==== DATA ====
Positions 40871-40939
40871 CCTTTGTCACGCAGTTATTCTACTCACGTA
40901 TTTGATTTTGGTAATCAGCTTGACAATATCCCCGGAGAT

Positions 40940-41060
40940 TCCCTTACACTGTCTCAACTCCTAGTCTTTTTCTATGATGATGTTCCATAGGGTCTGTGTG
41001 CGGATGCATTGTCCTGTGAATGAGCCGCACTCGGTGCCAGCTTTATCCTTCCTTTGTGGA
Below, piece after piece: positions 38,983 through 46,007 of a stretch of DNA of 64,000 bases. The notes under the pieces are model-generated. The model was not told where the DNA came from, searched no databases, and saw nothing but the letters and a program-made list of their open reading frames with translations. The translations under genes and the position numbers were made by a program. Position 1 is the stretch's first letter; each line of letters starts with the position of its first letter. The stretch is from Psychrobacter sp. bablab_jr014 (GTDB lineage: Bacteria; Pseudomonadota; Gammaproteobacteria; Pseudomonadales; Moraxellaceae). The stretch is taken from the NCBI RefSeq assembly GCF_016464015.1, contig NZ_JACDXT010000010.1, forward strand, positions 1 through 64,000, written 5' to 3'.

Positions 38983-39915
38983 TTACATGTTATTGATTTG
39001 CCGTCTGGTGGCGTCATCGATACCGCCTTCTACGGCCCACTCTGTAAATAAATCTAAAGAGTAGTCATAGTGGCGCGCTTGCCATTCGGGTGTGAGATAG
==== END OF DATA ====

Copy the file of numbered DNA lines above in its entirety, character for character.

Positions 40871-40939
40871 CCTTTGTCACGCAGTTATTCTACTCACGTA
40901 TTTGATTTTGGTAATCAGCTTGACAATATCCCCGGAGAT

Positions 40940-41060
40940 TCCCTTACACTGTCTCAACTCCTAGTCTTTTTCTATGATGATGTTCCATAGGGTCTGTGTG
41001 CGGATGCATTGTCCTGTGAATGAGCCGCACTCGGTGCCAGCTTTATCCTTCCTTTGTGGA
Below, piece after piece: positions 38,983 through 46,007 of a stretch of DNA of 64,000 bases. The notes under the pieces are model-generated. The model was not told where the DNA came from, searched no databases, and saw nothing but the letters and a program-made list of their open reading frames with translations. The translations under genes and the position numbers were made by a program. Position 1 is the stretch's first letter; each line of letters starts with the position of its first letter. The stretch is from Psychrobacter sp. bablab_jr014 (GTDB lineage: Bacteria; Pseudomonadota; Gammaproteobacteria; Pseudomonadales; Moraxellaceae). The stretch is taken from the NCBI RefSeq assembly GCF_016464015.1, contig NZ_JACDXT010000010.1, forward strand, positions 1 through 64,000, written 5' to 3'.

Positions 38983-39915
38983 TTACATGTTATTGATTTG
39001 CCGTCTGGTGGCGTCATCGATACCGCCTTCTACGGCCCACTCTGTAAATAAATCTAAAGAGTAGTCATAGTGGCGCGCTTGCCATTCGGGTGTGAGATAG